HomeAbout UsHistoryTail Code Story

Tail Code History

Tail Code HistoryThe two-letter codes prominently displayed on the tails of U.S. Air Force aircraft today represent the owning wing. Dating back to 1968, the Pacific Air Forces randomly assigned a single letter to each of its 24 wings. The 460th Tactical Reconnaissance Wing received the letter "A", the 388th Tactical fighter Wing got the "J", and the 18th Tactical Fighter Wing was given the "Z". A second letter was later added to designate a particular flying squadron. The squadrons of the 18th Tactical Fighter Wing each received their own distinctive second letter. The 12th Tactical Fighter Squadron received the "A", the 15th Tactical Reconnaissance Squadron got the "Z", the 44th was given the "L", and the 67th the "G".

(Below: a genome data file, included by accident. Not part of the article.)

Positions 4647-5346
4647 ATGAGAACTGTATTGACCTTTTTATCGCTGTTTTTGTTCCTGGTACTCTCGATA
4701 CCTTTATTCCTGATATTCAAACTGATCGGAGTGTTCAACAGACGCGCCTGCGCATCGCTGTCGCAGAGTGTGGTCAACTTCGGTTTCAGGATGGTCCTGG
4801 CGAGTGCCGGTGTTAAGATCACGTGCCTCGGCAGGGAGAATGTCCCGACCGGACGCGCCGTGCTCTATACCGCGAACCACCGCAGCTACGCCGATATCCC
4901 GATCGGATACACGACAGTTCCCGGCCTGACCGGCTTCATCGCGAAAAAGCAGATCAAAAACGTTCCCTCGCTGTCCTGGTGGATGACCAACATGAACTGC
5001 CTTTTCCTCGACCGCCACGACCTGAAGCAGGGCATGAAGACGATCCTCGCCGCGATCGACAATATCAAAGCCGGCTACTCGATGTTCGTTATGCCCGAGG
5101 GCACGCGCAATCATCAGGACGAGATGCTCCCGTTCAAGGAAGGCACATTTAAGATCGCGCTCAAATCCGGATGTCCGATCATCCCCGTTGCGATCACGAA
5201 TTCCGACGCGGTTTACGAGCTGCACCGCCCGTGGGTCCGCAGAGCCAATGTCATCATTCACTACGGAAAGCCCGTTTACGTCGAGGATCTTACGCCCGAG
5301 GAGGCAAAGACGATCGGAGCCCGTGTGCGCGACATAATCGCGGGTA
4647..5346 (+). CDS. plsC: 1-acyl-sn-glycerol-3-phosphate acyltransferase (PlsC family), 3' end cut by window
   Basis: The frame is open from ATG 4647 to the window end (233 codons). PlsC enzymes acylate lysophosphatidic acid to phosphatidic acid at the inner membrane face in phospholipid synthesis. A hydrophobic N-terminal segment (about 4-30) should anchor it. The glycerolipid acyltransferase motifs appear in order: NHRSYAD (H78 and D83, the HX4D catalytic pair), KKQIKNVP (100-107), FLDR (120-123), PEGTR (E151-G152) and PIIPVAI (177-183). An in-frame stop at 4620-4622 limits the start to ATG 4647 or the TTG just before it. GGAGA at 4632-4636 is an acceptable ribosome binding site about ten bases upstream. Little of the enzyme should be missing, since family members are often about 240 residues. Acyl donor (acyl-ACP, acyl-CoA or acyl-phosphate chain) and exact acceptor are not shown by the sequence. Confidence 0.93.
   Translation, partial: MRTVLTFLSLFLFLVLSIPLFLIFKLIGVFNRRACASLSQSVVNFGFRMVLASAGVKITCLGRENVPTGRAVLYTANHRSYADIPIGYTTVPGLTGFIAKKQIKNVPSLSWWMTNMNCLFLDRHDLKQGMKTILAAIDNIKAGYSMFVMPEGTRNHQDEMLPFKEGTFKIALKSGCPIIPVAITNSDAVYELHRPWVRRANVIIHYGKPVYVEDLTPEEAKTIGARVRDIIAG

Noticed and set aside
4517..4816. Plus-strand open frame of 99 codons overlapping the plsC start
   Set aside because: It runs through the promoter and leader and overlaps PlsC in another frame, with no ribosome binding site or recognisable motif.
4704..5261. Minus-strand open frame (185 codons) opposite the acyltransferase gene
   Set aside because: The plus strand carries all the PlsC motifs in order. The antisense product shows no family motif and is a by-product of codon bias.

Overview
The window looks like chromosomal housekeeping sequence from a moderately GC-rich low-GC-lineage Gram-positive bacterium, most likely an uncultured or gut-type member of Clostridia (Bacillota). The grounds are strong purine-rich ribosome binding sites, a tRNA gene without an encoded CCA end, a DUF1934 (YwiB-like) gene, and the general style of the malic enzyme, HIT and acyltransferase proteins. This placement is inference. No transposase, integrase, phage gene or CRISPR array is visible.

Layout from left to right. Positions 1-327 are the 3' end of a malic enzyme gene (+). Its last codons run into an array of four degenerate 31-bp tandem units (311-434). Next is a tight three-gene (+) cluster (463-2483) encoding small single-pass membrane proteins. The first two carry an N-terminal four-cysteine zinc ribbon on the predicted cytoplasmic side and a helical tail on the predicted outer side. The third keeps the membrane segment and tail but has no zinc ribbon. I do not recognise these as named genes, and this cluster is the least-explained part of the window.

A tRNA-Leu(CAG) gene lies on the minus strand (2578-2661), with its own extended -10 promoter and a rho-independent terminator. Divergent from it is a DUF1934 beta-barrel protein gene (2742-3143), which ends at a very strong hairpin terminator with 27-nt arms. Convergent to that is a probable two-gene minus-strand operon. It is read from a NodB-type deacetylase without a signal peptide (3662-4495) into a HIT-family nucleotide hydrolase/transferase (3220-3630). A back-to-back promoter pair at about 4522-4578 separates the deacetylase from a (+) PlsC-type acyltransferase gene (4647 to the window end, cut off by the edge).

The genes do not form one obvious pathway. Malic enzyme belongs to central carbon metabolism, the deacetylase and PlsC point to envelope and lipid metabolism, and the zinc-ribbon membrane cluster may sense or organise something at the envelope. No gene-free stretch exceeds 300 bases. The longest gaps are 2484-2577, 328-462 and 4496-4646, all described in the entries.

In June 1972, the Air Force tried to bring some semblance of order to this chaotic system. Two-letter codes were assigned directly to wings. Early designations showed a relationship between the code and the location of the wing. The 18th waited until 1975 to receive their new tail codes. The Tactical Air Command deputy commander for operations responded to a request from the Pacific Air Forces Commander-in-Chief and assigned the wing's units with the distinctive "ZZ" tail marking. The code of "ZZ" was chosen due to the fact that the code "KA" had already been used by the 457th Tactical Airlift Wing stationed at Cam Rahn Bay in Vietnam, and the fact that the wing was already using the letter "Z" as the first letter of their old tail code. Wing leaders saw the "ZZ" code as a mark of distinction.